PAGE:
LANCASTER ― Today, California State Prison, Los Angeles County (LAC) hosted a graduation ceremony for 25 incarcerated students who earned their Bachelor of Arts degree in Communications Studies through an educational partnership with California State University, Los Angeles (Cal State LA). Today’s graduation was the first of its kind in a state prison from a California State University campus. Learn more about LAC’s partnership with Cal State LA.
“Obtaining a higher education in a prison setting through a partner like Cal State LA is an opportunity for incarcerated people to have a true second chance. There is no resource more powerful than an education, where people can gain new skills and learn new perspectives,” said Secretary Kathleen Allison, California Department of Corrections and Rehabilitation (CDCR).
While CDCR for years has offered correspondence programs enabling students to earn associate’s and bachelor’s degrees, LAC is the first prison in the state to offer a face-to-face pathway to a BA degree by one of the California State University campuses. The collaboration with Cal State LA featured video remote instruction where students could interact live with faculty as well as individualized independent study. According to department data from fiscal year 2018-19, people who earn some type of academic achievement while incarcerated are nearly 40 percent less likely to recidivate than those with no academic completions.
“Cal State LA is proud of the graduates in our prison education program,” said Jose A. Gomez, Cal State LA’s provost and executive vice president. “They have demonstrated the power of education to transform lives.”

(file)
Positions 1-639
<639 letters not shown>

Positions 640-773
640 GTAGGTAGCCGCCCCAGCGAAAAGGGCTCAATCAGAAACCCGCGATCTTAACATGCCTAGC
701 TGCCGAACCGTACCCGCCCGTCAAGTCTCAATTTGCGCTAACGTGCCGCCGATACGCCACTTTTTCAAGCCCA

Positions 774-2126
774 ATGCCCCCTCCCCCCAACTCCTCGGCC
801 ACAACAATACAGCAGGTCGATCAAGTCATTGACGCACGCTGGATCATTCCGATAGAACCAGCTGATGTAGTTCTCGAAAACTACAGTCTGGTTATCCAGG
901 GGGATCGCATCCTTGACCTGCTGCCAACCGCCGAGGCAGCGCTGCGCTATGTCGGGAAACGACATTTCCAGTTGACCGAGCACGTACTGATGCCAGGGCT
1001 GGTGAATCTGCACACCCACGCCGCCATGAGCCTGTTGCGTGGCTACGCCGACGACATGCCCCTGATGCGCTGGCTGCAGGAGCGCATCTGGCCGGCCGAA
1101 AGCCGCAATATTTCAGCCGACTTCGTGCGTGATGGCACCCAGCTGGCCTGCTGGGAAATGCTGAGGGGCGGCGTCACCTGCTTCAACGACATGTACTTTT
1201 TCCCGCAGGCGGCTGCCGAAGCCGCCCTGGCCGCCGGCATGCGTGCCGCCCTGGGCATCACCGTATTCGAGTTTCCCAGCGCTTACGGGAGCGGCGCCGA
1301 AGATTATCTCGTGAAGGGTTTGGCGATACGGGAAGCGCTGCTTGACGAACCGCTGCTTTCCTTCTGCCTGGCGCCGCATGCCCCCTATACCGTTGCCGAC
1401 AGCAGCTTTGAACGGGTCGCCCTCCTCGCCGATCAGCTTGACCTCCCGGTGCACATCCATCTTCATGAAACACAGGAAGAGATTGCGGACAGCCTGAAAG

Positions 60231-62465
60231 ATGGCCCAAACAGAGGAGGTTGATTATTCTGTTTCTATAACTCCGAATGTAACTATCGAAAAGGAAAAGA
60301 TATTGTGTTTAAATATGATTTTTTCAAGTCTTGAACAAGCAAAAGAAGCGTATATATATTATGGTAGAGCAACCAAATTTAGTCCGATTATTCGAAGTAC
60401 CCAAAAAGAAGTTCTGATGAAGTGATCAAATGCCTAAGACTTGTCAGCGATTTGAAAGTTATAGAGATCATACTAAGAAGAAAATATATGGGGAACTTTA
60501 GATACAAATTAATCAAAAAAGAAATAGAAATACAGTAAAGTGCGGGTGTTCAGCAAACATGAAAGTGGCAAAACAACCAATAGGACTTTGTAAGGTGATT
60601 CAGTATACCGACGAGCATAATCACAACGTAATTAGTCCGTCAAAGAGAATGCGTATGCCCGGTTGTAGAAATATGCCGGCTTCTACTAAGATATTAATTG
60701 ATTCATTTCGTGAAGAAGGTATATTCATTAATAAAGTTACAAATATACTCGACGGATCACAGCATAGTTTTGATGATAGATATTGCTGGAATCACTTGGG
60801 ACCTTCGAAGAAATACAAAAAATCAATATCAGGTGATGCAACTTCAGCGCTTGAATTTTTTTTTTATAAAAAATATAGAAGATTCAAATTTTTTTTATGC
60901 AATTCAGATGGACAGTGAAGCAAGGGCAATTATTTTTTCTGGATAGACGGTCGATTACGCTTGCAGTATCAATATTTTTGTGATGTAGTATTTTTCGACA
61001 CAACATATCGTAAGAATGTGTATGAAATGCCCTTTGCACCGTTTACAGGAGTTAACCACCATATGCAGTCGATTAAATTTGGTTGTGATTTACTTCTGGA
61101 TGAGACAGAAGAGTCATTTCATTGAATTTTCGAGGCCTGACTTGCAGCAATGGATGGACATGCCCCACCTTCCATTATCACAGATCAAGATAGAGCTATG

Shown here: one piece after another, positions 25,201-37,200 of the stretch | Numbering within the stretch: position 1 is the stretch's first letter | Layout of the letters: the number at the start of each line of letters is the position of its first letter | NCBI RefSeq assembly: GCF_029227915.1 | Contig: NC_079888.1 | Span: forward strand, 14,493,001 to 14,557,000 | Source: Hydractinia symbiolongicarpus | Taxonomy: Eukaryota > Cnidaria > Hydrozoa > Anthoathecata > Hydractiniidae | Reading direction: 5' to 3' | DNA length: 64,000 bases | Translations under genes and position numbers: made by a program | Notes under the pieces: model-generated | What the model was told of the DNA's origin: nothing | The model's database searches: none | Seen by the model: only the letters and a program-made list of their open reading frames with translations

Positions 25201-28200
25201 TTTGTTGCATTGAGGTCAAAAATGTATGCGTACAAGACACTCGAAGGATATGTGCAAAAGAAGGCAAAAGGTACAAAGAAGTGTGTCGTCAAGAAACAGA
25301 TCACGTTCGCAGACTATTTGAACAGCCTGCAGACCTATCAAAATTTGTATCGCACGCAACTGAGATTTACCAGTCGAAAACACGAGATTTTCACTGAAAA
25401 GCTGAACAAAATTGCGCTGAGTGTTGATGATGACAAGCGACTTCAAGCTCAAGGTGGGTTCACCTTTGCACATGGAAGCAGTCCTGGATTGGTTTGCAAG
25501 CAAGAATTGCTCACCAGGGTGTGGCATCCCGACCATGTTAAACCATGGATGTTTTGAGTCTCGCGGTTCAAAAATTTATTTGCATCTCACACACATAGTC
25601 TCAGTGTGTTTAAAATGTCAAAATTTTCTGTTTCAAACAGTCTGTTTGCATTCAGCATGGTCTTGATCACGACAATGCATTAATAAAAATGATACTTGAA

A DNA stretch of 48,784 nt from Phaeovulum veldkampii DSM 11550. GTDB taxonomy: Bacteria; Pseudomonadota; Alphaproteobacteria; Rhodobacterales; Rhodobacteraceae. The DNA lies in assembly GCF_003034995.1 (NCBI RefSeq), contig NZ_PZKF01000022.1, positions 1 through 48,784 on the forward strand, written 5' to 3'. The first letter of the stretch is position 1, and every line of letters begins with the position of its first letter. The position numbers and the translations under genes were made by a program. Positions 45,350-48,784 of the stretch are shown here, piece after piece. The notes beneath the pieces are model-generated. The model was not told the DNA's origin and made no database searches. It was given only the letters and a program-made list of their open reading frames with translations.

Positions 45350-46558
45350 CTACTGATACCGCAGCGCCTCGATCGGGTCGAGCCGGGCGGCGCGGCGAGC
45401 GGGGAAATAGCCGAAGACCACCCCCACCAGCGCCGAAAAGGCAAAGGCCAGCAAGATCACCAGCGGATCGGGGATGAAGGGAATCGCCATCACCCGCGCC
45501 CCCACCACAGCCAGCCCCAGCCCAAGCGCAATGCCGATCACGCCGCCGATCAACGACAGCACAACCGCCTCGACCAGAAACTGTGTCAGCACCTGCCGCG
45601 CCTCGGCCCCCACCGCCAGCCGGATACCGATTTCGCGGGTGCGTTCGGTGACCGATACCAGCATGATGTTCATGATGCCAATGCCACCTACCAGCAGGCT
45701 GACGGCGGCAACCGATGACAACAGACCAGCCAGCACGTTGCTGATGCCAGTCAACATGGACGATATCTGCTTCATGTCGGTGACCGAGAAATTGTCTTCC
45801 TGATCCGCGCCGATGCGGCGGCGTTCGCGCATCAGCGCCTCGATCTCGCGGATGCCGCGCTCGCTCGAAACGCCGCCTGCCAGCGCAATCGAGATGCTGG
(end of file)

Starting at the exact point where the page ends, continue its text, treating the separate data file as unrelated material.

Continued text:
The Cal State LA Bachelor Degree program is one of 67 post-secondary institutions to participate in the Second Chance Pell Program and the only one that offers a Communications BA. The programs have proven so successful that recent changes in federal law mean access to Pell grants for incarcerated students will be significantly expanded beginning in July 2023.
Through the program, incarcerated students take one or two courses per semester toward a bachelor’s degree in communications studies, with a focus on organizational communication. Coursework equips students with critical thinking skills, writing abilities and experiences that foster personal transformations. Partial funding for the BA program is provided through the federal Second Chance Pell Program. Cal State LA also received support from the Andrew W. Mellon Foundation.
In July, nine graduates from the same program participated in commencement ceremonies on the Cal State LA campus. All had their life sentences commuted by Gov. Edmund G. Brown Jr. or Gov. Gavin Newsom, or were released due to changes in the law. Five of those graduates have since been accepted to graduate school programs at Cal State LA.
“College is much less expensive than incarceration, and recidivism rates for students who have taken college classes are vastly lower than for those who have not,” said Shannon Swain, superintendent of CDCR’s Office of Correctional Education. “Correctional education helps create safer neighborhoods with less crime, helps create citizens who work and pay taxes and contribute to their communities, and has a multi-generational positive impact.”
Contact: CDCR Press Office, (916) 445-4950 or firstname.lastname@example.org